Music Reviews

Artist: The Peeled Eye
Title: s/t
Format: 12"
Label: Shameless Records (@)
Rated: *****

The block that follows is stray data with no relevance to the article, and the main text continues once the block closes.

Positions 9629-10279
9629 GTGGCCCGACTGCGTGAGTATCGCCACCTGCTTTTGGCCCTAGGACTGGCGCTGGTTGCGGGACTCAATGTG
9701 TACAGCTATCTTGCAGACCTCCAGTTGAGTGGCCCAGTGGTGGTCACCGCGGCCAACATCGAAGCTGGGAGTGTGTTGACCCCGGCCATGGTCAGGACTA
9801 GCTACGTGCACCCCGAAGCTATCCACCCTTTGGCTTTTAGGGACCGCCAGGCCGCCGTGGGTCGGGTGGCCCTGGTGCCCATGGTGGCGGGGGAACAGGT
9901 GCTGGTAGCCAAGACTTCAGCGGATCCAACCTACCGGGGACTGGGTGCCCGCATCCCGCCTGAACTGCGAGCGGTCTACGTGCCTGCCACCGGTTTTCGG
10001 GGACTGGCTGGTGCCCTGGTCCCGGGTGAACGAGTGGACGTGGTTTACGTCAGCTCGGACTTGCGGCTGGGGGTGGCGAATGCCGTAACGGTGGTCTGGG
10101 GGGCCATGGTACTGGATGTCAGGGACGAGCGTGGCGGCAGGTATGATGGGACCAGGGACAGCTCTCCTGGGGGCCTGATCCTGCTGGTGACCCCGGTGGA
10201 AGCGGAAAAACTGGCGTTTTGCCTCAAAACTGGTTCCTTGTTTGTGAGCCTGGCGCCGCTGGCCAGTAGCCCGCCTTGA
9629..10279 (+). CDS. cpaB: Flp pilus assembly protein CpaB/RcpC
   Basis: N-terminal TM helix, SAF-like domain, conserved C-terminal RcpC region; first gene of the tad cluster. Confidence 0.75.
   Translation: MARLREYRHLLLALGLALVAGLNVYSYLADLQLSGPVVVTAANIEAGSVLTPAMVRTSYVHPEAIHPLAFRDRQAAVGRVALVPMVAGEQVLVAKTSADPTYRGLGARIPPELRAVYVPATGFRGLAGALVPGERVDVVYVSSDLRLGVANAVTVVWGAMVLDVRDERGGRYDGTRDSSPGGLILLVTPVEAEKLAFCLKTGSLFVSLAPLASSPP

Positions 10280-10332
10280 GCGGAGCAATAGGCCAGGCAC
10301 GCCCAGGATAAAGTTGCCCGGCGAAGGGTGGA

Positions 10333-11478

English-born composer, performer and multi-instrumentalist Boris Hauf recently rekindled the old flame of his own label Shameless, which reprised the production by a strictly limited edition (300 copies on yellow vinyl) of The Peeled Eye, a fourtet whose stuff got labelled as noisecore/doomjazz by Boris himself, who plays piano and baritone saxophone (the leading instrument, according to my ear response over the seven tracks of the album) along with the guitar-player Martin Siewert (we recently met his sound art within Trapist's "The Golden" and Radian collaboration with Howe Gelb), Swiss double bass and bass player Christian Weber and drummer Steve Heather. The cover artwork looks like a hint of the idea that could evoke the listening of their music, which could be described as something in between improv, more harsh noise-punk-jazz entities (I could mention Alboth! in order to check some bands from closer regions) and Starfish Enterprises, the noisy rock band which preceded the birth of Starfish Pool. Even if I said that Boris' baritone saxophone, which makes entrance on the abrasive session of the opening "kind of", is the leading instrument, the role of other instruments is likewise important as you can check since the track I've just mentioned where the theme ignited by Boris manages to trigger a reaction the strings of Martin's guitar and Christian's bass sound like catching Boris' sparks over a drumming session, which spreads the fire. The style is more or less the same over other tracks, but dynamics differ such as on the amazing "diiiiisko" (guitar interlocking within a daring variation of 4/4-driven getaway are really super!), the sooty 12-minutes lasting "heavy quarters", which manages to evoke the ticking-time bombs of some boroughs in every city of the so-called "civilized" world, caused by almost completely untrammelled capitalism and likewise savage contemporary social mechanisms, the sense of forthcoming crash evoked by "finale", where the wheels of The Peeled Eye's car seem to be worn to nothing, before they seem to change tyres on the risingly furious "pp remains".

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